Even having superpowers cannot make teenage years better: a review of "I Am Not Okay with This"

In a time where my life was severely lacking teenage angst and high school drama, “I Am Not Okay with This”saved me. On Feb. 26, Netflix released the 7 episode first season of their new show based on the graphic novel by Charles Forsman. The show stars Sophia Lillis and Wyatt Oleff, both co-stars of the movie “IT.” However, there is not a child eating clown terrorizing them this time.

The show follows Sydney Novak, played by Lillis, as she attempts to navigate high school, family and her sexuality. All of that alone is enough to make any teenager slam their door in anger, but Sydney must also tack on budding super powers.

Pretty soon into the season, we learn that Syd’s dad committed suicide not too long before we meet her. As any child who has lost a father, she is still grieving after months. 

She is told by her school counselor to find an outlet and she suggests a diary. Throughout the season, Syd’s narration is done through her diary entries. Each episode we hear her say “dear diary.”  It is through this narration that we can feel connected and invested in Syd’s life, relationships and fear over her dangerous powers. 

The first episode opens with a shot of Sydney running in the opposite direction of police cars, covered in blood. This shot, only at different points of the night is how many of the episodes that follow open. Instantly, I felt the need to know why she looked like Carrie White.

We soon meet Syd’s best friend Dina, played by Sofia Bryant. Syd and Dina are polar opposite and fully exemplify the “opposites attract” saying. While Syd is shy, quiet and muted in fashion, Dina is vibrant, loud and confident in everything she does.

Right from the get-go, I could tell Sydney had romantic feelings towards her best friend. Just the way she talked about her, I could feel the love she had for Dina. 

However, Dina does not seem to feel the same way. In the first episode, Dina tells Syd that she is dating the high school super star Brad Lewis. Sydney clearly despises him and cannot hide the jealousy she has for their relationship.

Soon after this announcement, we meet her neighbor Stanley Barber, played by Wyatt Oleff. The lovable, dorky character instantly enters the viewer's heart. He is not your typical boy next door however. Stanley dresses as though he was born in the wrong decade. 

This is where the timeline of the show begins to blur for the viewer. At times, I had to remind myself that this was taking place in modern day Pennsylvania and not the 1980s. 

From the music to the fashion of the show, mostly everything reminded me of the eighties. Dina’s character however would quickly bring me back to modern times whenever she came onto the screen. 

The show had to quickly build the plot and the development of the characters in the following episodes. Each episode had a duration of around twenty minutes, which allowed me to finish the show in one sitting. This did not allow for as much character development as I would have liked to see. I did not feel connected to the characters and I might have, if the episodes were longer.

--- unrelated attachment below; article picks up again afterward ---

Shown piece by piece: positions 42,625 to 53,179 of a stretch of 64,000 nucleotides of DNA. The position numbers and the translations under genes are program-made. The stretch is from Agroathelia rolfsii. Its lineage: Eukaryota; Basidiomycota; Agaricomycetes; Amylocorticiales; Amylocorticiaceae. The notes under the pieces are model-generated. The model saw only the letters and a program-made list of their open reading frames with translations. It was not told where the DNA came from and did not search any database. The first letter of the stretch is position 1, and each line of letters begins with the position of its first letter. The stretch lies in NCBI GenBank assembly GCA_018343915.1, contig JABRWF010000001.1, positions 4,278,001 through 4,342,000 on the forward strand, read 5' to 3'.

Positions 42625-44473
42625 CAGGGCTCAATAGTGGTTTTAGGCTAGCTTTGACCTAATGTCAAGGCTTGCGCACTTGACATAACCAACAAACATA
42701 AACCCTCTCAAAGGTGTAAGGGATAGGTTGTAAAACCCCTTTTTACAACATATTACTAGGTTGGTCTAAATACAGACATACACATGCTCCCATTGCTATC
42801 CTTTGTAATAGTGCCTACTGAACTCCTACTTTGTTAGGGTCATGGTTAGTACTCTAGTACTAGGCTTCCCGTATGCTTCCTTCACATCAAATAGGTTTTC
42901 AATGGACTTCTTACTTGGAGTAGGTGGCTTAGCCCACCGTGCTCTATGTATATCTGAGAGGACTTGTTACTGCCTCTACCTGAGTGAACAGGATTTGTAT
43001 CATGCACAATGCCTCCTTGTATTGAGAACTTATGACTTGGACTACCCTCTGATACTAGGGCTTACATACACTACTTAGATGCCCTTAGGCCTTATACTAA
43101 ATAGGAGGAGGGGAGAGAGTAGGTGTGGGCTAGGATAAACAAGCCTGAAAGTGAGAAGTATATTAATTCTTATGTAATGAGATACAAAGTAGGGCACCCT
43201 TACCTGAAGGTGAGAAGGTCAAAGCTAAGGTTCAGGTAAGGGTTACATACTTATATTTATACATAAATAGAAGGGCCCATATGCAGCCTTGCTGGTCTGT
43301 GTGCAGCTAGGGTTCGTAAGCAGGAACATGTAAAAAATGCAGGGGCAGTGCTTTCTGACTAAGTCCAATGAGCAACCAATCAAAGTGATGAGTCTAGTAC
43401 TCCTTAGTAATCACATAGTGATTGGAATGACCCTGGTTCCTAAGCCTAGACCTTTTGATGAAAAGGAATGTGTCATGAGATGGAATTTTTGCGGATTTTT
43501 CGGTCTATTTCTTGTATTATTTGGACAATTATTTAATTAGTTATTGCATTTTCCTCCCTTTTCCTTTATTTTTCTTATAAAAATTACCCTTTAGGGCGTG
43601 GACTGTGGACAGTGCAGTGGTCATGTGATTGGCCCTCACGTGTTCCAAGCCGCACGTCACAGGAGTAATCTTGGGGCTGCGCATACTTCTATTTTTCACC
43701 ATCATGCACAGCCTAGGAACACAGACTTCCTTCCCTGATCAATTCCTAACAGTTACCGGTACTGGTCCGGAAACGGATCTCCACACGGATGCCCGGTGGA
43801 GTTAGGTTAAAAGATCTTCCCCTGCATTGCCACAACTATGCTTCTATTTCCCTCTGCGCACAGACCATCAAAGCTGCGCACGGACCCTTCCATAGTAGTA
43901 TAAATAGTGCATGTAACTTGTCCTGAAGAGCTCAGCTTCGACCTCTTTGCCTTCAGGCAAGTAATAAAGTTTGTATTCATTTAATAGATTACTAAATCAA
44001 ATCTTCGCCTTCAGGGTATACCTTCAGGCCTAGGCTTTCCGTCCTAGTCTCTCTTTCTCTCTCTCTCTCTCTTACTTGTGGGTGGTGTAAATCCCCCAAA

“I Am Not Okay with This tackled a lot of prominent issues in today’s teens. While the main character might have supernatural abilities, she is still extremely relatable. 

As gross as it may seem, leg acne and acne in general is mentioned various times throughout the season. The show showcases grief and how many different forms it takes. It also shows parental relationships and their effects on children. 

Syd describes feeling as though she must pretend that her father’s death never happened. She says it is like a secret amongst her family. Her mom never talks about it, which forces Syd to bottle up her emotions. 

Furthermore, Stan tells Sydney that he likes his life more when his dad is not around. He is often depicted as scared when talking about the car he drives because he says his dad would kill him if he knew he was driving it. In the last episode of the season, we see how judgmental and verbally abusive Stan’s father is.

The show also highlights sexuality. In the episodes leading up to the finale, the viewer is hinted at that Sydney might not be heterosexual. She is obsessed with Dina and her relationship with Brad. She constantly judges and writes about them in her diary.

Towards the end, Sydney kissed Dina in a moment of distress, and Dina did not take this very well. Scared and confused, Syd runs away and has another episode with her powers. Only this time. Stan sees what she can do. After this, Stan pushes Syd to discover her powers and learn to control them, which does not work out very well.

The whole season leads up to the homecoming dance. Stan at the beginning of the season asked Syd to go but after she kissed Dina, she told him no. So Stan takes another girl, while Dina and Sydney go together. It is at homecoming where the viewer begins to question if Dina might have feelings for Syd as well.

Homecoming is also the site of the pivotal point of the season and the climax of Syd’s powers. After her “explosion,” Syd runs into the woods and climbs a watch tower Stan had told her about in an earlier episode. 

Throughout the season, Syd felt as though she was being followed by a man who seemed to disappear. In the watchtower, she finally gets the opportunity to talk to him. The season ends on an open note, suggesting more episodes will follow.

All in all, the show was a masterful blend of ‘80s nostalgia and modern teenage issues. There is something for everyone to relate to and I am excited to see where Sydney’s journey leads in the seasons to come. 

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